The new guidance comes despite warnings from retired judge Sir Richard Henriques, in his review of how police handled claims of VIP sex abuse from the fantasist Carl Beech (pictured in a police interview from 2016)
Sir Richard criticised the decision to keep the guidance, telling The Times: ‘They’ve learnt nothing at all from Nick.
‘The whole basis of their explanation for believing Nick is that they were driven to believe by the protocol that was in existence.’
The guidance was produced by the College of Policing and senior officers in Operation Hydrant, which leads the investigation of historic abuse allegations.
It was today defended by Hydrant chief Simon Bailey, who insisted officers did not apply ‘blind belief’.
He said that victims were constantly told by their abusers they would never be believed, and they would never come to the police if they did not feel they would be listened to.
The new guidance also urges officers not to go ‘trawling’ for abuse victims but to use prior investigation to approach specific groups of possible victims or witnesses.
It also advises the, when releasing information about a suspect who has died, officers must ‘make it clear that there police are making no judgments about guilt’.
Wiltshire Police was criticised for holding a press conference outside the late former Prime Minister’s Edward Heath’s home in 2015 to announce they were investigating claims he was a paedophile, before urging other alleged victims to come forward.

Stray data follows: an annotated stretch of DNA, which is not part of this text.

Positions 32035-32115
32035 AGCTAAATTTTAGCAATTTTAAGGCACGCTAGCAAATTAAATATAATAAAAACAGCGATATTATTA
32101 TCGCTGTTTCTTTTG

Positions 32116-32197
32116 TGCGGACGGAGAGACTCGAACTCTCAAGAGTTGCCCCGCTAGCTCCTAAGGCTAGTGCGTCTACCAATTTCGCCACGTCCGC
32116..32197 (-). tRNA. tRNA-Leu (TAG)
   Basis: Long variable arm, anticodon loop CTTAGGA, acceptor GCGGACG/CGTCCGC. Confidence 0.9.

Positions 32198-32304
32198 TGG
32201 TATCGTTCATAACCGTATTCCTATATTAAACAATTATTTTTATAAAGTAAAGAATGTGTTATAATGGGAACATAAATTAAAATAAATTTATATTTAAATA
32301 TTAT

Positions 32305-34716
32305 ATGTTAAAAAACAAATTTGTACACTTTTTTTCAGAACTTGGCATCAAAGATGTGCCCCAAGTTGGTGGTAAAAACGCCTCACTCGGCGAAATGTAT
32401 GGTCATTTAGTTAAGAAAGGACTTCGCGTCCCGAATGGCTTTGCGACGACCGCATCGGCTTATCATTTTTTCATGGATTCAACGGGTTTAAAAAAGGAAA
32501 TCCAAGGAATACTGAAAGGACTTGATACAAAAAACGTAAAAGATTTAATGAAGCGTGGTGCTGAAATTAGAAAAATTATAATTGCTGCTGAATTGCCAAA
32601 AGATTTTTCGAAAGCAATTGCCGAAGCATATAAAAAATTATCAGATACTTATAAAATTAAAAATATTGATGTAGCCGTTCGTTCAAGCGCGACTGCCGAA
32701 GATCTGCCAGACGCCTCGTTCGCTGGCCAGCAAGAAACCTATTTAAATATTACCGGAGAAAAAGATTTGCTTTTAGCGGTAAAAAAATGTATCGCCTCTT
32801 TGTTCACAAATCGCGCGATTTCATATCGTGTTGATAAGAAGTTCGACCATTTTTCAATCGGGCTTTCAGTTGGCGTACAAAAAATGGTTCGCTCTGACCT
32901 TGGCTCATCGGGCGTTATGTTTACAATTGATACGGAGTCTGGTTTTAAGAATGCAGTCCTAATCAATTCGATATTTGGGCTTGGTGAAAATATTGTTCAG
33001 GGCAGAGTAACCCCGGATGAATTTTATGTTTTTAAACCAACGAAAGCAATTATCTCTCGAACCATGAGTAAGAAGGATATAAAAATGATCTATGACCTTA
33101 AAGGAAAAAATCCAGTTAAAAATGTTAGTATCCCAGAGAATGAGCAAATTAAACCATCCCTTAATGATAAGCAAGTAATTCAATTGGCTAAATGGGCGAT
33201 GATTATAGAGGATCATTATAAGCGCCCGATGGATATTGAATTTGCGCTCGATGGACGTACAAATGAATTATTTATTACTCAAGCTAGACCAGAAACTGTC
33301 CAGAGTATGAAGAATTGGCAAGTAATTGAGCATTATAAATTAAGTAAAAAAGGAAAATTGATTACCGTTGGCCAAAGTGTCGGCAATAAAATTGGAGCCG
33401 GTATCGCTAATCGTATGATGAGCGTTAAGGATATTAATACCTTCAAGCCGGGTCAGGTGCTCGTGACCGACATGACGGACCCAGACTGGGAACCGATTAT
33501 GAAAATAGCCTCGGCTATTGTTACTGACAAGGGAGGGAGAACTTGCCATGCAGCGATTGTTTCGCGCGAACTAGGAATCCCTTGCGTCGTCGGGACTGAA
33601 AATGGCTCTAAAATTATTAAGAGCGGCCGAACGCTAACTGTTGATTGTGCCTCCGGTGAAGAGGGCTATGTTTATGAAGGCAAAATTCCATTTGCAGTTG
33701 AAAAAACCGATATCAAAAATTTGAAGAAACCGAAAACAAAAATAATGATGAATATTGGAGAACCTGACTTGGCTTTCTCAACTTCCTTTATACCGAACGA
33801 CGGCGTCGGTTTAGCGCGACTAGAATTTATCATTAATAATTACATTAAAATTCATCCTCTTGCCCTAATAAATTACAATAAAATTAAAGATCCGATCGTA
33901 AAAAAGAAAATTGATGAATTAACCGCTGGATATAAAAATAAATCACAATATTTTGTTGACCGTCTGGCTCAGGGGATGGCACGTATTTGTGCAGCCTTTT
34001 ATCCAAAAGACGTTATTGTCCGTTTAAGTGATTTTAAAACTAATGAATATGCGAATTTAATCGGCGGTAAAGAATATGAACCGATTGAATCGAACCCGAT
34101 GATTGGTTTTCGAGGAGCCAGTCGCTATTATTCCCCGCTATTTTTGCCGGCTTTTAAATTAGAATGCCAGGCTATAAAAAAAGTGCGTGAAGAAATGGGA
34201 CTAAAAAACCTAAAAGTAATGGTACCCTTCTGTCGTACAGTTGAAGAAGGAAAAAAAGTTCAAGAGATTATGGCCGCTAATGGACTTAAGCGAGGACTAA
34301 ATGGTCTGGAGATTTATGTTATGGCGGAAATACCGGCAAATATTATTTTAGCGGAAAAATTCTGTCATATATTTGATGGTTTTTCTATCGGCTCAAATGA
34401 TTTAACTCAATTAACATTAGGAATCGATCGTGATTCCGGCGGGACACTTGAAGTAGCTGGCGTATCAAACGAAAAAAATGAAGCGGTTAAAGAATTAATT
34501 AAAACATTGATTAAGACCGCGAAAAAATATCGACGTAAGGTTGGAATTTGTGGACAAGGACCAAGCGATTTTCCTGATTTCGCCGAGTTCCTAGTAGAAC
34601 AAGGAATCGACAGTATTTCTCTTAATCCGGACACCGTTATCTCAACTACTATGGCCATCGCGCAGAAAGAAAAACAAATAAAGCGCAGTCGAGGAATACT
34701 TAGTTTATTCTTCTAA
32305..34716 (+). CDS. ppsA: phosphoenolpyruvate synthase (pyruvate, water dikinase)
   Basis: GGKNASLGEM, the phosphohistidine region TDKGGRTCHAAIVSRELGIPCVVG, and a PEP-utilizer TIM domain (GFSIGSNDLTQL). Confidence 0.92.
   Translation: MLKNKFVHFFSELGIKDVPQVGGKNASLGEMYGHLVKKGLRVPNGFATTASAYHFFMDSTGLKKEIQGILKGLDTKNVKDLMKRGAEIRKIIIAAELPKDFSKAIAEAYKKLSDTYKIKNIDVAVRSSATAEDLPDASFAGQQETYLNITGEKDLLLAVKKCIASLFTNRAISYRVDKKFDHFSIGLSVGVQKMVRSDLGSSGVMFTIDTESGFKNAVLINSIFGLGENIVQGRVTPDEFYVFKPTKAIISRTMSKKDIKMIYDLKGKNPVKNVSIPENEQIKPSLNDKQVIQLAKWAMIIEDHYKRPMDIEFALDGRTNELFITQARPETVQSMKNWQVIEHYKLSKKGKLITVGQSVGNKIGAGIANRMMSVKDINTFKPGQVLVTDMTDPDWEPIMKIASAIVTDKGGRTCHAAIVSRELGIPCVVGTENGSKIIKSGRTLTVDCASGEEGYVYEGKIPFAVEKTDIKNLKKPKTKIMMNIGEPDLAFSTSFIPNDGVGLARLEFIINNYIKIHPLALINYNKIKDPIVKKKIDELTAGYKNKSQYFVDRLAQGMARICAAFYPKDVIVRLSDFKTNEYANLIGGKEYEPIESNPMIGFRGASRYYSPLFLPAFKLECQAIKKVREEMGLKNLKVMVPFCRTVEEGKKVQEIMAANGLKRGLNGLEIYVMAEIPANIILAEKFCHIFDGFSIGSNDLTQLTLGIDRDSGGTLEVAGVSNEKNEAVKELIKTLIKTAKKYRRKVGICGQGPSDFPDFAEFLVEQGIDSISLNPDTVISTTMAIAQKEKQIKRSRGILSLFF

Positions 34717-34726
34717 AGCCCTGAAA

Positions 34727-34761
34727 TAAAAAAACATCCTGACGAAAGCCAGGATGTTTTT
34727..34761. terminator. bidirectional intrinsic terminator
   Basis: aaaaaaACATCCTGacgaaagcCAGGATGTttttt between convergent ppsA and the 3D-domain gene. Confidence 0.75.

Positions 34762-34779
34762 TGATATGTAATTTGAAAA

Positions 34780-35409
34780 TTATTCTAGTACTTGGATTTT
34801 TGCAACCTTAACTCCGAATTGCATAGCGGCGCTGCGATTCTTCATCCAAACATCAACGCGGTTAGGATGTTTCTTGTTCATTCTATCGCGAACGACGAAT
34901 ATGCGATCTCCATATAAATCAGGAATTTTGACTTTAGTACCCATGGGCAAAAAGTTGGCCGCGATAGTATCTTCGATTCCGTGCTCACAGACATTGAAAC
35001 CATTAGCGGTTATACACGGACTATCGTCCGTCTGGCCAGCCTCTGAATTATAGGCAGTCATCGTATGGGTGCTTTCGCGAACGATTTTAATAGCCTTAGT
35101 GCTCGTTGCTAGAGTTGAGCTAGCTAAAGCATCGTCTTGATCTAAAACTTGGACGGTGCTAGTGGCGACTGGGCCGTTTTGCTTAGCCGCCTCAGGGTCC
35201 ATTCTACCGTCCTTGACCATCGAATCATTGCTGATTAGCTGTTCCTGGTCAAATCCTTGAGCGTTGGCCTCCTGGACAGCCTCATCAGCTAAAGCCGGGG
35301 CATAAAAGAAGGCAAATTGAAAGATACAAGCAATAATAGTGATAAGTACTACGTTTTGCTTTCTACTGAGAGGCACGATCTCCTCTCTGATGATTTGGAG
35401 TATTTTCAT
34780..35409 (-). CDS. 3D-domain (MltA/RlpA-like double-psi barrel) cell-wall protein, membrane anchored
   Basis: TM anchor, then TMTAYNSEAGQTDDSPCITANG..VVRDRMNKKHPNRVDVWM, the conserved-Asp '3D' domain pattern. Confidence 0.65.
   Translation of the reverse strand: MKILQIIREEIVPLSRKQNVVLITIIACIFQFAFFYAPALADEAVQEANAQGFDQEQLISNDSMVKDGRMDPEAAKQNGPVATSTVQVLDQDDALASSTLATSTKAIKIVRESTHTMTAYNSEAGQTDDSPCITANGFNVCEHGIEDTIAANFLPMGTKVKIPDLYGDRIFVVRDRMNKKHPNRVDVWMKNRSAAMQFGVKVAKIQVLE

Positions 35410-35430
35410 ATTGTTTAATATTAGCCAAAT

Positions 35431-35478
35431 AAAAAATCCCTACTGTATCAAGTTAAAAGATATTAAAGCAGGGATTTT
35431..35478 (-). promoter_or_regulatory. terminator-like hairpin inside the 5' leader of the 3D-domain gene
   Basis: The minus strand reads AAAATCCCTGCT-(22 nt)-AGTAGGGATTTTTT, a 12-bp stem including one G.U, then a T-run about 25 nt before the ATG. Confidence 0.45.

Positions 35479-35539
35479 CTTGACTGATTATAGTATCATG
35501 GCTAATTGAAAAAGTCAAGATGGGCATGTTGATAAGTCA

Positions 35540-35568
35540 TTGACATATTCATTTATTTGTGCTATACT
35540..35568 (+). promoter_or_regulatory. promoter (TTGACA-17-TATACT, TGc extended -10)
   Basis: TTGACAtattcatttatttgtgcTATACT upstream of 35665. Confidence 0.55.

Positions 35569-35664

The force later said that, if the politician had been alive, he would have been interviewed about seven disclosures under criminal caution.
Carl Beech – the fantasist and paedophile known by the pseudonym ‘Nick’ – was sentenced to eighteen years in prison in July 2019 to his false claims, including against Sir Edward.
Sir Richard criticised the decision to keep the guidance, saying: ‘They’ve learnt nothing at all from Nick’
Sir Richard’s report on Scotland Yard’s investigation, Operation Midland, advised that ‘the instruction to believe a victim’s account should cease’.
He said people who make allegations to police should be called complainants, not victims, so not to imply guilt. The report, commissioned by the Met, was handed to senior commanders in 2016 but was finally published in full in October 2019.